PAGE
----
I signed my review, and here’s why

I recently was sent my first paper to review, which felt like (and was) a big milestone in my fledgling career. Not just something vaguely related to my interests, the paper was on something that I really probably am a bit of an expert on, so my confidence was buoyed by knowing that I really was a suitable reviewer, and that I would know what I was talking about and looking for. So that was the first worry out of the way.

But pretty soon, more cropped up – mostly because in my reviewer guidelines, there was an option that, having only published with Animal Behaviour so far, which enforces author anonymity, was totally new to me. I could sign my review, if I wanted to – the authors had chosen not to be anonymous.

This opened up a debate for me that I’d listened to on the sidelines as a non-participant – should peer review be double-blind? blind at all? If I’d ever chipped in before, it was assuming that when the time came, I wouldn’t feel intimidated, not knowledgeable enough, or the old schoolkid hankering just to be liked by my peers.

But in truth, faced with the option of putting my name there at the end of my review or not, I faltered even before I’d read the paper. Here’s why.

1. I’m acquainted professionally with some of the authors (though, I should stress, not nearly enough to warrant any doubt over whether it was appropriate that I review their paper), and was worried I might offend them if I found issues with their paper. I’m at the beginning of my career, and I can’t afford to piss anyone off.

2. I’m a PhD student – all the authors are way, way further along in their career. Would they be willing to listen to the critique of someone, in their view, fresh out of academic nappies? And, aren’t they likely to know more than me anyway?

3. I’d published on a similar topic, and didn’t feel that they’d referenced my results enough. This one really made me think back to all the reviews I’ve had where there have been clear hints that I should reference certain papers. And doesn’t everyone hate that reviewer??

Now of course, I realised even as I was having these thoughts that these issues didn’t matter. I know my stuff, I’m not setting out to be an asshole, and if I’m going to suggest a change, it would of course be for the good of the paper, not myself. So I knew I needn’t worry about any of these things. But these were doubts that I didn’t ever think I would have. It rattled me up quite a bit, and so I turned to Twitter for some advice (of course, not mentioning any details of the paper).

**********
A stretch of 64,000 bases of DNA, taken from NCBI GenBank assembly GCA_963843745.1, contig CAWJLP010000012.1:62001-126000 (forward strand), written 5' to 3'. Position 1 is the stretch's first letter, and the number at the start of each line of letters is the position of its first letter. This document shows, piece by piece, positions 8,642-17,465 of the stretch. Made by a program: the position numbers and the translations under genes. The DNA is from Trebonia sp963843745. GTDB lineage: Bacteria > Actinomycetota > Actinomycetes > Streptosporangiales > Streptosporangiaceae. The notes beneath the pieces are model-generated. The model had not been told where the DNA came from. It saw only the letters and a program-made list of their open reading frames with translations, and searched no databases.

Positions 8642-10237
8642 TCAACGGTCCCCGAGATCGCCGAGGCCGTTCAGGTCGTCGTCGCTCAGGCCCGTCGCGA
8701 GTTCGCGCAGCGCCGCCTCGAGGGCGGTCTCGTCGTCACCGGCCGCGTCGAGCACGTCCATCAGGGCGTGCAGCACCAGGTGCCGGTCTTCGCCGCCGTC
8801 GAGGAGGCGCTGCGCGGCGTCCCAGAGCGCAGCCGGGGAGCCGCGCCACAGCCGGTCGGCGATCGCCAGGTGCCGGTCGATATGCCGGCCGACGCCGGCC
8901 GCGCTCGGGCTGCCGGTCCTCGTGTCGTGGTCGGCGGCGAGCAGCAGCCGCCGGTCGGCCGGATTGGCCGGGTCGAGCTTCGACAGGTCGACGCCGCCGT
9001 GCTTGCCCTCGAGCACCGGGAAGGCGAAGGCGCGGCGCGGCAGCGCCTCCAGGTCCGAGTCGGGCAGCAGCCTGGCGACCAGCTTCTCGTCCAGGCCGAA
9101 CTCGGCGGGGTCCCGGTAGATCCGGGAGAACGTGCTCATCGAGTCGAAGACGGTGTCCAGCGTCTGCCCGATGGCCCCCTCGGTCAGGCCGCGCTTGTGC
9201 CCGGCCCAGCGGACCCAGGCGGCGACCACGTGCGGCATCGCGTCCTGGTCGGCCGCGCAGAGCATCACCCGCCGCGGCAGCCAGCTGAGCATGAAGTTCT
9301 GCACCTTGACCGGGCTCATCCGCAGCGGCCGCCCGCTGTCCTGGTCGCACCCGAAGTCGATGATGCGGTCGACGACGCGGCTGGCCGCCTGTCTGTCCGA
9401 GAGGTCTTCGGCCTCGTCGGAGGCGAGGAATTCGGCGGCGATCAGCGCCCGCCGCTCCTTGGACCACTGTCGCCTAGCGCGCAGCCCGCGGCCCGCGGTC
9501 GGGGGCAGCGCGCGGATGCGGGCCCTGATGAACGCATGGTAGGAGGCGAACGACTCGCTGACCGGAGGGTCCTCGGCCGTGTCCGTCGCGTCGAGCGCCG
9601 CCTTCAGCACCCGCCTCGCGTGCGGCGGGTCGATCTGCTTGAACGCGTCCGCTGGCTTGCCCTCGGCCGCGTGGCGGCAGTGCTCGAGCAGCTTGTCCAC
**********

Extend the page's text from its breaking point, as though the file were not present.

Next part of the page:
I got these stellar responses:




This was just the sort of advice I needed – and I signed the review.

Katie’s point – that she signs reviews when she thinks it’s good for the recipient to know the knowledge base the review is coming from – set my mind at ease with regards to my competence. If the authors had any doubts about my comments, they’d at least know that I knew the appropriate literature at least well enough to write the paper that I did, and could be assured that I know what I’m talking about.

Lesley and @ShoalGroup were dead on – having made the decision to sign, I was determined that my review should reflect well on, and be a credit to me (as it was going to be ACcredited to me). Resultantly I spent a good few days on it, and did a lot of re-reading to make sure all was on point.

And I thought about Christina/Jen’s advice throughout the whole process. Would I say that to their faces? If I honestly thought that the paper could be improved – then yes, I’d say it. Politely.

My decision was personal, and I’m sure lots of people would have preferred not to sign for equally valid reasons. What do you think? Do you sign your reviews? Should there be one standardised system?



As an update, in the comments you’ll see Animal Behaviour’s policy on anonymity. They do actually allow authors and reviewers to waive anonymity – something I’d missed in my previous submissions.


2 thoughts on “I signed my review, and here’s why

  1. Nice post! But note that Animal Behaviour allows flexibility in both author and reviewer anonymity. From their guidelines:

    “Animal Behaviour has instituted a double-blind peer review process (i.e., where neither the authors’ nor the reviewers’ identities are known to each other). Reciprocal anonymity is suggested to provide a more objective and potentially less biased assessment of manuscripts, and help ensure that the process is fair to both junior and well-established scientists. The switch to double-blind review requires some changes to editorial procedures, and we ask potential authors to pay close attention to our revised submission guidelines. Our policy with respect to reviewers is to allow them to waive anonymity if they wish, and in accord with this, authors may also choose to submit their papers without being blinded, giving both authors and reviewers maximum flexibility in how they wish their work and comments to be assessed.”

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